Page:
Or both? Animals are being frantically transported out of the Kenyan cut flower farms back into Amboseli National Park.. pretty much under the radar.
Wednesday, the Kenyan Wildlife Service (KWS) began a massive relocation of nearly 7,000 animals into Amboseli National Park. KWS has issued no press reports on the move and there are growing suspicions that it may be haphazard and poorly managed.
According to Simon N’Donga of Nairobi’s FM Capital Radio, the animals are being trucked from the Great Lakes area back to Amboseli. Thousands of herbivores had fled Amboseli during the last dry spell, and this would have been a decent place for them to have fled.
It’s where Kenya’s cut flowers are grown for export.
Last August I watched dozens of zebra, wildebeest and giraffe lining up on the edge of the dangerous Nairobi/Mombasa highway, frantically trying to leave the areas south of Nairobi where the drought was serious. Similar reports came from the Nairobi/Arusha highway.
All headed to the petunias.
The rains have returned big time and most of the country’s wilderness areas are very healthy, if too soaked. Likely the animals would return on their own, eventually.
But there are growing complaints in Kenyan society of the costs of wild animals in your corn patch and elephants in your church. There are also concerns that tourists will abandon the country for Tanzania if the country’s national parks don’t put on their Sunday Best for the upcoming season.
Capital FM Radio (I believe one of Kenya’s best investigative news sources) quoted a KWS senior scientist, Charles Musyoki, justifying the lightning fast operation “to make sure that Amboseli as an eco-system does not collapse.”
Seven thousand kicking zebra and blarting wildebeest is a huge number of animals to move. We’re talking about thousands of trucks. And probably not well insulated or padded. Certainly not your everyday wild animal-moving truck.
Capital FM said that a single helicopter was being used to herd the animals into 18-wheelers. The journey to Amboseli from Naivasha can take about 12 hours by truck. (Note that the Maasai Mara is only about 3 hours away from this area.)
When asked where the funds were coming from, Musyoki suggested it was directly from the Ministry of Finance, Kenya’s Treasury Department.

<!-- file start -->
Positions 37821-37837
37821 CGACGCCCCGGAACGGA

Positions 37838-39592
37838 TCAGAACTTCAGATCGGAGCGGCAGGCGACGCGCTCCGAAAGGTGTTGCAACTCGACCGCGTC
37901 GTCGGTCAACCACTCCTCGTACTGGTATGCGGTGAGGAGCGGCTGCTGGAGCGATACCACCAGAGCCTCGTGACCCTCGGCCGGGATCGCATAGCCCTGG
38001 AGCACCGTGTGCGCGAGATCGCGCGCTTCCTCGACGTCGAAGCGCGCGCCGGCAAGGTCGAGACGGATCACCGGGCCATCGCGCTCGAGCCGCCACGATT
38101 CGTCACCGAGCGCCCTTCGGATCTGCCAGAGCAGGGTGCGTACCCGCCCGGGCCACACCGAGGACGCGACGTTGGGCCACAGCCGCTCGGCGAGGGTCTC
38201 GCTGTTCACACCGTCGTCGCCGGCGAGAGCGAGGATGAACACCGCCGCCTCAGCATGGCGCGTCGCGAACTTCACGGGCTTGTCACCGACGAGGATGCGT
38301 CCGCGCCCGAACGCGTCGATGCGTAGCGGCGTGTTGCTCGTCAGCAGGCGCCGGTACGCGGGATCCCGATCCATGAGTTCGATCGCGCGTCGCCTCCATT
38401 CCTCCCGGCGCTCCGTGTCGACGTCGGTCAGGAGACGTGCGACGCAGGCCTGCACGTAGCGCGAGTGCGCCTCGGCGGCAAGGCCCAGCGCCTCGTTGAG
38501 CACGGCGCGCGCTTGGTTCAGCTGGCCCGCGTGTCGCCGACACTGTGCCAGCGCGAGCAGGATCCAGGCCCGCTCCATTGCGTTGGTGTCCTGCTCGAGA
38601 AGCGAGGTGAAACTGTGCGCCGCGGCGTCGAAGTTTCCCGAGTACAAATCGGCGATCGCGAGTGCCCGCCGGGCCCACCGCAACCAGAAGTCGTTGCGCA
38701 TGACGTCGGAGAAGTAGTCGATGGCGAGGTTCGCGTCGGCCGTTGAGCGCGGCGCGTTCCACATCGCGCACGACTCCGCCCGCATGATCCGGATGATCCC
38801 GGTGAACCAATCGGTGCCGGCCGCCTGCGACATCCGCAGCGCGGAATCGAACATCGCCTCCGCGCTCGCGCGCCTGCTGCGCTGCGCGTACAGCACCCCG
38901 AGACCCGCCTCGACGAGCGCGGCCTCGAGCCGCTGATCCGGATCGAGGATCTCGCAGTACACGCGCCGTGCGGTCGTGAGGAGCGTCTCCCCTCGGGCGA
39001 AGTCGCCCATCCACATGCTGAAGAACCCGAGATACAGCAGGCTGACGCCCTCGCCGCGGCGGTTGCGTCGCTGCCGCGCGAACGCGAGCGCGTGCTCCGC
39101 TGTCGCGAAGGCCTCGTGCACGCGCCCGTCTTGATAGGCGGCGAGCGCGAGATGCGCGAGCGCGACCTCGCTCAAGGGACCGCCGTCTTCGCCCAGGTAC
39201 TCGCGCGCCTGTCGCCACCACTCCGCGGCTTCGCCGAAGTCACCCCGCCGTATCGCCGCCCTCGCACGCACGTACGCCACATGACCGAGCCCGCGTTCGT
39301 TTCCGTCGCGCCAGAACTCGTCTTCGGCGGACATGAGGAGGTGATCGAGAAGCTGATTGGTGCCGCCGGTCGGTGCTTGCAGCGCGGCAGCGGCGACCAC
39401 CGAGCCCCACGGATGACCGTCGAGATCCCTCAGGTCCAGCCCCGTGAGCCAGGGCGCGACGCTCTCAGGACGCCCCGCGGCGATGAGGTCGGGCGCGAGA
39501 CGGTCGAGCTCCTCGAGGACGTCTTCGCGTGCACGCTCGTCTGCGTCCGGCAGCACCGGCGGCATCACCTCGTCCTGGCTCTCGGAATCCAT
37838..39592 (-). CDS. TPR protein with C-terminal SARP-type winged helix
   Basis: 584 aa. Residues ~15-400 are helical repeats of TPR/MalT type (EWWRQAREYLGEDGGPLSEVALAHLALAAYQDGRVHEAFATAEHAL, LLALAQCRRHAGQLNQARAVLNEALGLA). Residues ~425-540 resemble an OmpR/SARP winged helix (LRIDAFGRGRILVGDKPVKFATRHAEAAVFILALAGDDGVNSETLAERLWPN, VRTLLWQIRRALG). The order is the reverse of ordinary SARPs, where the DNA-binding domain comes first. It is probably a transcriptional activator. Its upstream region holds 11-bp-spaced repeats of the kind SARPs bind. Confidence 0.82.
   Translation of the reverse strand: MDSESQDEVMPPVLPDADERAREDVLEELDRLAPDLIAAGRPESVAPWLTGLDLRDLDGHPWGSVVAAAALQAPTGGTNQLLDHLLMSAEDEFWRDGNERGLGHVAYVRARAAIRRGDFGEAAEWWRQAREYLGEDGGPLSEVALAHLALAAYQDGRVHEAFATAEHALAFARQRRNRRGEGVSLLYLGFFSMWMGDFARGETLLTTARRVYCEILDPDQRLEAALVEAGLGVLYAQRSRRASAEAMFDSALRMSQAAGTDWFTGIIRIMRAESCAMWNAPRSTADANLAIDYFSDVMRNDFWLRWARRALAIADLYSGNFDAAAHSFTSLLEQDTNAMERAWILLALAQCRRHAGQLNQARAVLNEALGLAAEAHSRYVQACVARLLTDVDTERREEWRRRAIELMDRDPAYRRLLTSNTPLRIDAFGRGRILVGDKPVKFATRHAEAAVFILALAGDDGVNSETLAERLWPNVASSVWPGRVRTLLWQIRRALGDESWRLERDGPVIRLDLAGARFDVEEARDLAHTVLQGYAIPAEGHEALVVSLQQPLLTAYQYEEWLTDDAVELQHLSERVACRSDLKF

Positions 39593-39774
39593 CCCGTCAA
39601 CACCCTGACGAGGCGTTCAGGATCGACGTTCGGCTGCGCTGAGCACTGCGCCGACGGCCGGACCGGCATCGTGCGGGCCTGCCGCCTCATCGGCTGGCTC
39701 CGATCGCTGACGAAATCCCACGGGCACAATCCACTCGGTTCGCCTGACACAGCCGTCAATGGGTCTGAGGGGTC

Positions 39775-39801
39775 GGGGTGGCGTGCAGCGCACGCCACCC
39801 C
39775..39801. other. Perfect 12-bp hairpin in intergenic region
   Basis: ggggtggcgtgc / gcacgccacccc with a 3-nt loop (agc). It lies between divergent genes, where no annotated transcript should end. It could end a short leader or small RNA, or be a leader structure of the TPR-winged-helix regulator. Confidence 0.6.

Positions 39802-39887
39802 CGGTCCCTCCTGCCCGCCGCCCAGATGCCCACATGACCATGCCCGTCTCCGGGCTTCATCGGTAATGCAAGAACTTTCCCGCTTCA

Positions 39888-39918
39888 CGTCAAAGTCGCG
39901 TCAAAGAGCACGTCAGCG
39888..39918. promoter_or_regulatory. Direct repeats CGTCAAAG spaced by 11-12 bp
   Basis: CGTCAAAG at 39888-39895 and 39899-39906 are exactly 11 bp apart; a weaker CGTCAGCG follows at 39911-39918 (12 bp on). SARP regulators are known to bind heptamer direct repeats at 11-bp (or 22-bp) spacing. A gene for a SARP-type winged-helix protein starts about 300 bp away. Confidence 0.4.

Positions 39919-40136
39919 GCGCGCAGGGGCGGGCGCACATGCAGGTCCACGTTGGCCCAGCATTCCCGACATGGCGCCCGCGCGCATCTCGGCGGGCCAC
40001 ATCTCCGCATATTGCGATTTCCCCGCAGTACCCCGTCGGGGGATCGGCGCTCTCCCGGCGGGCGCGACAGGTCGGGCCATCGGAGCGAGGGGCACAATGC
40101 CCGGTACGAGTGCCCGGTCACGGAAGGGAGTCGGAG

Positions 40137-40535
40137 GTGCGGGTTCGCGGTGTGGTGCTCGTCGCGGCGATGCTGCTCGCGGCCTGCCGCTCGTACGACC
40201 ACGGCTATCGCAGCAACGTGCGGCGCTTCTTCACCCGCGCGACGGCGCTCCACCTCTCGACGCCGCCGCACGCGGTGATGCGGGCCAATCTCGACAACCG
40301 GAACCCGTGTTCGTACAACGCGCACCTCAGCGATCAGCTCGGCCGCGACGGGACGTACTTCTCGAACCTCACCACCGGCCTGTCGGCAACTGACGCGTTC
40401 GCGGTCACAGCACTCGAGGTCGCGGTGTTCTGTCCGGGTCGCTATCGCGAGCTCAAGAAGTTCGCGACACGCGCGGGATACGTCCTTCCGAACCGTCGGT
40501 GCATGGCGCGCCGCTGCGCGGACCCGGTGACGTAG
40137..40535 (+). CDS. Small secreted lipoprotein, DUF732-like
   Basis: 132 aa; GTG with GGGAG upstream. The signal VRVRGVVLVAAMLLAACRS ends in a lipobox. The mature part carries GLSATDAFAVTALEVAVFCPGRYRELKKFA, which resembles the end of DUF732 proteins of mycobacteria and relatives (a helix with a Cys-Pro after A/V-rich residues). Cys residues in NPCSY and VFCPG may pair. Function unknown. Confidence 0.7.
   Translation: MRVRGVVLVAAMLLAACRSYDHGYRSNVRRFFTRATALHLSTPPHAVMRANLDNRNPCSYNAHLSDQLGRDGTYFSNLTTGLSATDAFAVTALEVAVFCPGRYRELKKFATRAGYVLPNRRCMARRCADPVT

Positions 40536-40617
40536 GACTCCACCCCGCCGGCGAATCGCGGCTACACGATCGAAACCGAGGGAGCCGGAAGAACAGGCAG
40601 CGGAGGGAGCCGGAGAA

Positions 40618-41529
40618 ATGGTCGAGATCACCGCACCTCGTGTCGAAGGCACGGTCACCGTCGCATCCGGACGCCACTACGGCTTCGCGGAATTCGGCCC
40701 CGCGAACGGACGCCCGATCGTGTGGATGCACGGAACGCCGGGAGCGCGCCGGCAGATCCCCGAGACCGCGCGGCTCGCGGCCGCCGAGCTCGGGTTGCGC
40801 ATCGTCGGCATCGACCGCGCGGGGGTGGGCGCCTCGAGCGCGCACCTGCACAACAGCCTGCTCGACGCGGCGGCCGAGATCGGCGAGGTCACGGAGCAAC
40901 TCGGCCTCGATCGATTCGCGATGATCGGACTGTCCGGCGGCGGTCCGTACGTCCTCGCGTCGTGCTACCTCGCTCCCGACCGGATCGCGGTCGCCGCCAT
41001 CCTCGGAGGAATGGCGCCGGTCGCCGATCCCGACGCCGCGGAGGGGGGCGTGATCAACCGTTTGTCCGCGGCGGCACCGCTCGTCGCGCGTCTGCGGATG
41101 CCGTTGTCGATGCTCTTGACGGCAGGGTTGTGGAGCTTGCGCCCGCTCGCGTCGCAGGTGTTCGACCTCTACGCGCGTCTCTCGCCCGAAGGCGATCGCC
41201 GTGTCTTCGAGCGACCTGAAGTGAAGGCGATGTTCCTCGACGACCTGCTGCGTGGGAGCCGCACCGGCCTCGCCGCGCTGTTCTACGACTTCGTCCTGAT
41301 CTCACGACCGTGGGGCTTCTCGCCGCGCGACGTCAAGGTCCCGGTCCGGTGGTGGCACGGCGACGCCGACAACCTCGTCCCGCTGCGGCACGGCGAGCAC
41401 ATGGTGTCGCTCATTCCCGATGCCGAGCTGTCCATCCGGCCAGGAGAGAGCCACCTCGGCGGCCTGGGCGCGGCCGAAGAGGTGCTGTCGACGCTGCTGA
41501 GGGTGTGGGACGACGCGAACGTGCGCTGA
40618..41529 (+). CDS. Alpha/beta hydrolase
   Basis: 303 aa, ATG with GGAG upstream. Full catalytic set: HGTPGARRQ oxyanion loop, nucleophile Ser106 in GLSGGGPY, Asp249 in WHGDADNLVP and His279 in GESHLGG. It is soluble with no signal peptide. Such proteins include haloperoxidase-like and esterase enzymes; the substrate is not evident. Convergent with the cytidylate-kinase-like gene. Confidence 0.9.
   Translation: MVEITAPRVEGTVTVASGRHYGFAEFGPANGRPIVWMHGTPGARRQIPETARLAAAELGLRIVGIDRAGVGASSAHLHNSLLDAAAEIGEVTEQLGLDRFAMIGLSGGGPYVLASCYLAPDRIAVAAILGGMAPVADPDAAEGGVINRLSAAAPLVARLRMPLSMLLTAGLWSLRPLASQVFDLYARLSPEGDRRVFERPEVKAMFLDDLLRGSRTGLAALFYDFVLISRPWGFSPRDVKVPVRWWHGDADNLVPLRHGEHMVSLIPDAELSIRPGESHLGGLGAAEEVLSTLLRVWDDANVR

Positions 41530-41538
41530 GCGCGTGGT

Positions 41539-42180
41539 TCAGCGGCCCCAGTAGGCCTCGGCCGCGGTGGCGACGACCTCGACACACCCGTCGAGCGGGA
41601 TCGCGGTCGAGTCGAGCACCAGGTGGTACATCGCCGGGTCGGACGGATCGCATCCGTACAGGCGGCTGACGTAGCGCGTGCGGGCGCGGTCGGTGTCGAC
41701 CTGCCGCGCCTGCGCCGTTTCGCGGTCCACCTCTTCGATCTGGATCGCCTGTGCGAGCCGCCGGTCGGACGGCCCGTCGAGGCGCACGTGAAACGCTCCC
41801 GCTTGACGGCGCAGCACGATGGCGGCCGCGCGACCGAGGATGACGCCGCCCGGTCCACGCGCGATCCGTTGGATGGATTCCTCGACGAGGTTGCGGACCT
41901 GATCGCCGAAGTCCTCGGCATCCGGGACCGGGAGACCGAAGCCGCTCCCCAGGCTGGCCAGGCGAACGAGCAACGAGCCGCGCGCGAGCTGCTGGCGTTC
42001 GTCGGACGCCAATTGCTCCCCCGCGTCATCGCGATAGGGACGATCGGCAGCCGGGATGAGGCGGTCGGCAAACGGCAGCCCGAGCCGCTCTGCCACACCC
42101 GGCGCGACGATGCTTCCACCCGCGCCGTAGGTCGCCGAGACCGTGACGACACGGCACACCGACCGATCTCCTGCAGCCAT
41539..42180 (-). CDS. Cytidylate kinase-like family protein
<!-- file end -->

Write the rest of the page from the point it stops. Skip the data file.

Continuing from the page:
“We are actually doing this in the interests of Kenyans because Amboseli is one of the key protected areas in this country that generates a lot of income for the public,” Musyoki said.
The last reliable figures out of Kenya were in 2006 before the political turbulence of the 2007 election. Tourism was then Kenya’s largest foreign exchange earner, generating about $803 million, followed closely by cut flowers (then tea and coffee).
One out of every three flowers purchased in France, the Netherlands and Belgium comes from Kenya.
Almost all Kenya’s cut flowers come from the great lakes region, the area from which the zebra and wildebeest are now being taken.
If you hate deer in your rose garden….
KWS said the project will cost about $12-13 million. That’s not very much for 7000 animals. Earlier this year, KWS was relocating elephants from the coast into Tsavo at a cost of about $14,000 per elephant.
Forgive my natural cynicism which may have impeded my careful analysis of this, but it’s happening so quickly!
Kenya needs the cut flower industry. Kenya and all of us wishing to save the planet need Amboseli. So get those beasties out of my flower patch quick?!
Amboseli is Kenya’s third-most visited park (after the Mara and Nakuru), but one of its most fragile. It is a very unusual giant soda lake sitting under mighty Mt. Kilimanjaro, pumped to life by underground rivers off Kili that create a series of swamps and wetlands.
The herbivore population of zebra and wildebeest eat good old crab grass, not lotus flowers or swamp grass. They have always moved in and out of the park with erratic rains, and they have never constituted as important a part of the ecosystem as they do in the Mara, for example, a great grassland park.
That doesn’t mean they aren’t important; I just wonder how advisable it is to begin to control natural animal migrations with 18-wheelers that normally haul iron pipes and helicopters that have a shaky safety record in Kenya.
Just doesn’t seem like a sustainable long-term, carefully constructed plan.